I agree that the scholastic concepts of diving are probably not well retained. They did have to know enough to pass the very same written exam as any adult but I doubt that the information is retained.
However, walk up and down the beach and see how well the adults have retained the information. My guess? Not at all. It's an absolute certainty that a huge percentage of the adult divers couldn't work a dive table problem if their life depended on it. And it might.
In fact, there are a couple of threads running around on this board advocating the complete elimination of tables. Just use your computer and you'll be safe. Utter nonsense! But that's the way the industry is going.
Allowing a class to be taught with the eRDP (just plug in the numbers) guarantees that the student (adult or kid) knows absolutely nothing about the tables. This downgrade is a mistake.
I suppose I am rationalizing the failing of a youngster by pointing out that the adults are no better.
There is a reason that kids have to dive with adults. They don't think like adults and someone needs to be there to keep them safe. It's also true that they won't be great dive buddies. They certainly can't rescue an adult. But, so what? How many adults can really rescue another diver? A very small percentage are trained to do so.
Our approach is simple: Keep the dives shallow. There is no need to go below 30'. Keep the dives short. My grandson uses an Al 50 and he matches pretty well with his father using an HP 100. Both tend to come back with a lot of air. Keep the dives safe. No reaching in holes, no swimming through tunnels, no confined spaces, no <fill in the list of unsafe things>. Watch him like a hawk.
Train the parent(s). OW, AOW, Rescue (First Aid, CPR as well) as a minimum. The Rescue course is particularly important. Among other things, it discusses stress and how to deal with it.
There are really two kinds of divers (as I see it): There are those that learned just enough to pass OW and will never take an additional class. They dive but know very little about what's going on around them. Then there are those that take this stuff seriously. They take OW, AOW, Rescue and perhaps a few specialties (Nitrox, Deep, Navigation, Search and Recovery) in an attempt to know a great deal about what's going on. There is also the tech bunch but I'm only discussing recreational divers.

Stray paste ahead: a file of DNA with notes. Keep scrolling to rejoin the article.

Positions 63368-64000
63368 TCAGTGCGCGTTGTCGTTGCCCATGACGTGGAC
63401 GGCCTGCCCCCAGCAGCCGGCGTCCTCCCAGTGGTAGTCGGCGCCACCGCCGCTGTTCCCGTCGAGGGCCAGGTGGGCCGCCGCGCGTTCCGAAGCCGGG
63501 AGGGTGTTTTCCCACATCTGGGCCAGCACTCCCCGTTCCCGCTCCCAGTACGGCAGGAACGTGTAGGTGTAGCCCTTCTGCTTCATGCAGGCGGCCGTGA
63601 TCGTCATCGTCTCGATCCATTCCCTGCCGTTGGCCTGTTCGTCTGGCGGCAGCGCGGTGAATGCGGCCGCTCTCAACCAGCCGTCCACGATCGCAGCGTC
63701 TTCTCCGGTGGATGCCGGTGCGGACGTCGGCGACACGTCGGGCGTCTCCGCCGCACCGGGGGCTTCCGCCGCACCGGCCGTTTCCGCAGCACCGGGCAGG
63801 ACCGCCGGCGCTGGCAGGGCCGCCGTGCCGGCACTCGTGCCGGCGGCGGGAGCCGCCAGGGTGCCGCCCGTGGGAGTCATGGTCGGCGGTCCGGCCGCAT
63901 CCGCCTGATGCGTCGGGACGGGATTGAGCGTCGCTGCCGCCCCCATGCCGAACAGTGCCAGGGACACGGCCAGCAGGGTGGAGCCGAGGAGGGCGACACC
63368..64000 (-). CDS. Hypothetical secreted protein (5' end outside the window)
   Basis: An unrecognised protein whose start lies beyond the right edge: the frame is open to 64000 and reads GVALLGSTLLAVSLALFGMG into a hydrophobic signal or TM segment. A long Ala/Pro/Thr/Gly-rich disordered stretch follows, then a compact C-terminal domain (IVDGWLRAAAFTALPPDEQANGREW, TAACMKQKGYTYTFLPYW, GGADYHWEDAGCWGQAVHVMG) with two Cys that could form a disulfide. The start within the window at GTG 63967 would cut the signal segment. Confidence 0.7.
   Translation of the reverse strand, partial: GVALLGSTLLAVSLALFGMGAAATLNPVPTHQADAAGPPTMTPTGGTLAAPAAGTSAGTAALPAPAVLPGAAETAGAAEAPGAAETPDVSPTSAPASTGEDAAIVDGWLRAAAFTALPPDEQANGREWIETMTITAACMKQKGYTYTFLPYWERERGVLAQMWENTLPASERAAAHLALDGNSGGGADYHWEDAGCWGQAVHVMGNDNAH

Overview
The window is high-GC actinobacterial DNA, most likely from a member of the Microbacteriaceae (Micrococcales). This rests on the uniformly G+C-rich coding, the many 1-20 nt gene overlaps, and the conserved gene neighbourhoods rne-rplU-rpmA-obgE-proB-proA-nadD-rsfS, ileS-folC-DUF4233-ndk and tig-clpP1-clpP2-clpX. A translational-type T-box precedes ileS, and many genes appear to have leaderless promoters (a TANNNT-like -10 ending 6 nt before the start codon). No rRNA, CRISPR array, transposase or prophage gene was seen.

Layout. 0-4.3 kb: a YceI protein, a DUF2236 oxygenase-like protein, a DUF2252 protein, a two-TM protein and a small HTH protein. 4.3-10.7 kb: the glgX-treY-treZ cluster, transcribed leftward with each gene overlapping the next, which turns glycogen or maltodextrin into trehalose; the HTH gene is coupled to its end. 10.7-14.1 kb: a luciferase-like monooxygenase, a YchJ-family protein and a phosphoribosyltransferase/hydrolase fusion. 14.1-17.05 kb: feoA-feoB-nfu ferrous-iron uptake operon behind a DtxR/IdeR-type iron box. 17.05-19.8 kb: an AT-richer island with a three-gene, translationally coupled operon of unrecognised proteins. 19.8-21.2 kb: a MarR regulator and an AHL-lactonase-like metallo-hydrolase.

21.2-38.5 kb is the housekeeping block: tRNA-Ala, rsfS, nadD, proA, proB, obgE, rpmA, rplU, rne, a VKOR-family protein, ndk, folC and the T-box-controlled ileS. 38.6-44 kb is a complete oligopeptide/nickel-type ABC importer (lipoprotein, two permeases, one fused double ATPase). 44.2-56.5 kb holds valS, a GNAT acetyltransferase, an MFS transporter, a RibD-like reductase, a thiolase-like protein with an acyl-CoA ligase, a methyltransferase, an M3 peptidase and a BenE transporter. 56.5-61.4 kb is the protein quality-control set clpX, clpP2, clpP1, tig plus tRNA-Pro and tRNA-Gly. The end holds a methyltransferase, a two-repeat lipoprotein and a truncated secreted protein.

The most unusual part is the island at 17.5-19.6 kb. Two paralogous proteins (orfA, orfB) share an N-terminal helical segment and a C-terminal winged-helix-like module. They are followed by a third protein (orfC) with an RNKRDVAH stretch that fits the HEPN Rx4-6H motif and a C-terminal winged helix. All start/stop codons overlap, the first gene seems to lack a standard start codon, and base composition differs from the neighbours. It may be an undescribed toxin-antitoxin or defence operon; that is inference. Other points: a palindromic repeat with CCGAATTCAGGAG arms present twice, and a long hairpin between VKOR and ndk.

I view kids as being in the first category. Not by sloth but just because they are kids. They can move to the second category over time. But there is a much higher probability that they will take additional classes simply because, at a young age, they are interested in the subject. The marine environment fascinates them. This isn't just another resort diver in training.
I agree and have in no way said ALL 10 year olds are incapable of learning what is nesessary to become divers. I also agree that many certified adults shouldn't be unsupervised in a bath tub!
However, The development mentaly and physicly of 10 year olds is a major issue for instructors.
Fortunately PADI gives me final say on who I allow in my classes. Also a child of 10 years old may not have even wanted to learn to dive but pushy parents sign them up for lessons so mom or dad doesn't have to sit topside on that next tropical vacation.
I dislike the focus on ages in the courses and wish agencies could focus more on whether kids can develop the skills (which in turn would take the courage to fail younger kids when necessary).